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From Wikipedia, the free encyclopedia

Modern Districts of India forming the Konkan
Modern Districts of India forming the Konkan

Konkan, also known as the Konkan Coast or Kokan, is a rugged section of the western coastline of India. It is a 720 kilometres (450 miles) long coastline. It consists of the coastal districts of the Western Indian states of Maharashtra, Goa, and the South Indian state of Karnataka. The ancient Saptakonkana is a slightly larger region. The region is known as Karavali in Karnataka.

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Transcription

Contents

Etymology

Deogad Beach in Sindhudurg district, Konkan region,Maharashtra
Deogad Beach in Sindhudurg district, Konkan region,Maharashtra

According to the Sahyadrikhanda of the Skanda Purana, Parashurama shot his arrow into the sea and commanded the Sea God to recede up to the point where his arrow landed. The new piece of land thus recovered came to be known as Sapta-Konkana, meaning "piece of earth", "corner of earth", or "piece of corner", derived from Sanskrit words: koṇa (कोण, corner) + kaṇa (कण, piece).[1][2] Xuanzang, the noted Chinese Buddhist monk, mentioned this region in his book as Konkana Desha; Varahamihira's Brihat-Samhita described Konkan as a region of India; and 15th century author Ratnakosh mentioned the word Konkandesha.[3]

Geography

Konkan extends throughout the western coasts of Maharashtra, Goa and Karnataka.[3] It is bounded by the Western Ghats mountain range (also known as Sahyadri) in the east, the Arabian Sea in the west, the Mayura River in the north and the Gangavalli River in the south.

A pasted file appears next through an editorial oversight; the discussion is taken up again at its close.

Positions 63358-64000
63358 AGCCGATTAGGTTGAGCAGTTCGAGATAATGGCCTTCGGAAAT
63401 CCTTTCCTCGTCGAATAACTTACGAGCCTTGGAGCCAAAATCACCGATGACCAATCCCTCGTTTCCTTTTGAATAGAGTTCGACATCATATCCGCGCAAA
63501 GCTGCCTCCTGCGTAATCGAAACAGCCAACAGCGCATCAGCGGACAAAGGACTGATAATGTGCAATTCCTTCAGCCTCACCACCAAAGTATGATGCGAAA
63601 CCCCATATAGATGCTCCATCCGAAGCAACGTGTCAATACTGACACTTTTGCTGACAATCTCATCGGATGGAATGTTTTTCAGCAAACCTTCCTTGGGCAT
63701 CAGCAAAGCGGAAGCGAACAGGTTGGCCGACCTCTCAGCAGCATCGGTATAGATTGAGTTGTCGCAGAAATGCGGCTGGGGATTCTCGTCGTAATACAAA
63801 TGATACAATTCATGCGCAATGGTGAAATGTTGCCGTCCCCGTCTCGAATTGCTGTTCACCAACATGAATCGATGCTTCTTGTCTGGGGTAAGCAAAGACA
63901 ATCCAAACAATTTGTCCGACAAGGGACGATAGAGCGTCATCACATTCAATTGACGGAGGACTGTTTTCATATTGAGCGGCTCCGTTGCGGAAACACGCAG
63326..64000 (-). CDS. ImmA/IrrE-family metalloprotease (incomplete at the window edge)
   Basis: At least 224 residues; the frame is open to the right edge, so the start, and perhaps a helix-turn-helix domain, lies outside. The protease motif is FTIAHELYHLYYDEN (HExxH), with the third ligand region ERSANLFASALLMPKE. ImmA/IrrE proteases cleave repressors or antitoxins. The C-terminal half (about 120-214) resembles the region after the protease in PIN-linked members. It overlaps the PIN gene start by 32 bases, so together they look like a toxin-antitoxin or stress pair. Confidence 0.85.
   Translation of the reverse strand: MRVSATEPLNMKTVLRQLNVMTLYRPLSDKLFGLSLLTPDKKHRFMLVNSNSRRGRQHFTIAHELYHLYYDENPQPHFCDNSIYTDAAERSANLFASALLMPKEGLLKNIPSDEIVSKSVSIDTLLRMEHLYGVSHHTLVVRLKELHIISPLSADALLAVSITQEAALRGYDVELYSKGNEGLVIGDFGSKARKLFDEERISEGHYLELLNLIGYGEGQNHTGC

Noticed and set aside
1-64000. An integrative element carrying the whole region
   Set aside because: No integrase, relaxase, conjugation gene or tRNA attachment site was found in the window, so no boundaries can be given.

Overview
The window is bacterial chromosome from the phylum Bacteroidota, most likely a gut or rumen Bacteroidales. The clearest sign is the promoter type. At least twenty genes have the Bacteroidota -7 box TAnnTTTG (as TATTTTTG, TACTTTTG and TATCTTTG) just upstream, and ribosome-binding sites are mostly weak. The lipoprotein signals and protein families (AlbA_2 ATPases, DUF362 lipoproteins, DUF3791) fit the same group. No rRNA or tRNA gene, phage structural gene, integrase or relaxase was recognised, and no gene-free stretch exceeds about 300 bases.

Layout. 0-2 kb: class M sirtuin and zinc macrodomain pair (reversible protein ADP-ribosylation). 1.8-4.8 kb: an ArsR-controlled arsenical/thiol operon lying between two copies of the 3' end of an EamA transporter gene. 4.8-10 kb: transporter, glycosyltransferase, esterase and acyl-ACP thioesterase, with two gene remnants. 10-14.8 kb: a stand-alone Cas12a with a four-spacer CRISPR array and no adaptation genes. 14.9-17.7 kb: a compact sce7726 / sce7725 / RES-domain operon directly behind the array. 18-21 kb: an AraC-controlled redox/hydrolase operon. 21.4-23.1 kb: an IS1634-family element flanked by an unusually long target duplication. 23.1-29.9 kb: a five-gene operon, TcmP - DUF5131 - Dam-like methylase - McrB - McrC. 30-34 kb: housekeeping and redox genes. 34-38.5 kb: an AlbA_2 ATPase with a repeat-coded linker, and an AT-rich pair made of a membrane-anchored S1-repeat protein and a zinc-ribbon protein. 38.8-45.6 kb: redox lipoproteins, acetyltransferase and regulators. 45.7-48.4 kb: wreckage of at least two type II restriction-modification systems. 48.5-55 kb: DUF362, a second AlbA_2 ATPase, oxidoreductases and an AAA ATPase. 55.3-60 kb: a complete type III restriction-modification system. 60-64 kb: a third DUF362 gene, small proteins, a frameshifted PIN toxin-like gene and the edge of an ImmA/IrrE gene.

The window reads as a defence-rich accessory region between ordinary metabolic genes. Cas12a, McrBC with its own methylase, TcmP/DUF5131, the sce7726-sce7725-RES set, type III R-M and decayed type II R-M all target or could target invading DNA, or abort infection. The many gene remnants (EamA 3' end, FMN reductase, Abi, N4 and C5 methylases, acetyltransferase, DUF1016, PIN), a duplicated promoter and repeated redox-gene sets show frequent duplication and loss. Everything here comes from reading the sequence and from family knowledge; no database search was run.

The Gangavali flows in the district of Uttara Kannada in present-day Karnataka. Its northern bank constitutes the southernmost portion of Konkan. The towns of Karwar, Ankola, Kumta, Honavar and Bhatkal fall within the Konkan coast. The exact identity of the Mayura River, the northern limits of the historic Konkan, is indeterminate.

A schematic map of the Konkan belt in Maharashtra, showing hill stations and the roadways and railways connecting them
A schematic map of the Konkan belt in Maharashtra, showing hill stations and the roadways and railways connecting them

The largest city on the Konkan coast is Mumbai, the state capital of Maharashtra. It lies within the Konkan division, an administrative sub-division of Maharashtra which comprises all the coastal districts of the state. These are, from north to south[4]:

  1. Palghar district
  2. Thane district
  3. Mumbai Suburban district
  4. Mumbai City district
  5. Raigad district
  6. Ratnagiri district
  7. Sindhudurg district
  8. Goa
  9. Uttara Kannada
  10. Udupi
  11. Dakshina Kannada

Ethnology

Ethnic groups and communities found in the region which makes a larger Konkani community are the Vaishya Vani, Malvani, Aagri, Kunbi, Koli, Vadavali, Maratha, Bhandari, Goud Saraswath Brahmins, Daivadnya Brahmins, Kumbhar, Rajapur Saraswat Brahmins, Gabit, Padti, Chitpavan Brahmins, Brahmins, Kudaldeshkar Gaud Brahmins, Kuruba, Namdev Shimpi.

Tribal communities in Konkan include the Katkari, Konkana, Warli and Kolcha in southern Gujarat, Dadra and Nagar Haveli, and Maharashtra's Palghar district. The Katkari are found in Raigad and Ratnagiri districts.

Minorities of Muslim community form Konkani Muslims, Bene Israel in Raigad district, Christians form East Indians in Mumbai, Goan Catholics in Goa, Karwari Catholics in Uttara Kannada, Mangalorean Catholics in Udupi and Dakshina Kannada

See also

Konkan Hotels

References

  1. ^ Shastri Gaytonde, Gajanan (ed.). Shree Scanda Puran (Sayadri Khandha) (in Marathi). Mumbai: Shree Katyani Publication.
  2. ^ Satoskar, B. D. Gomantak Prakruti ani Sanskruti. Part 1 (in Marathi). Shubhada Publication. p. 206.
  3. ^ a b Saradesāya, Manohararāya (2000). "The Land, the People and the Language". A History of Konkani Literature: From 1500 to 1992. Sahitya Akademi. pp. 1–14. ISBN 8172016646.
  4. ^ List of districts in Konkan division, http://www.swapp.co.in/site/indianstatedistrictlist.php?stateid=j1YKCtUvHkShwKBqk6iHow%3D%3D&divisionid=bRbHGKvCu7LMDJJGUsYuQA%3D%3D

External links

This page was last edited on 10 March 2019, at 22:10
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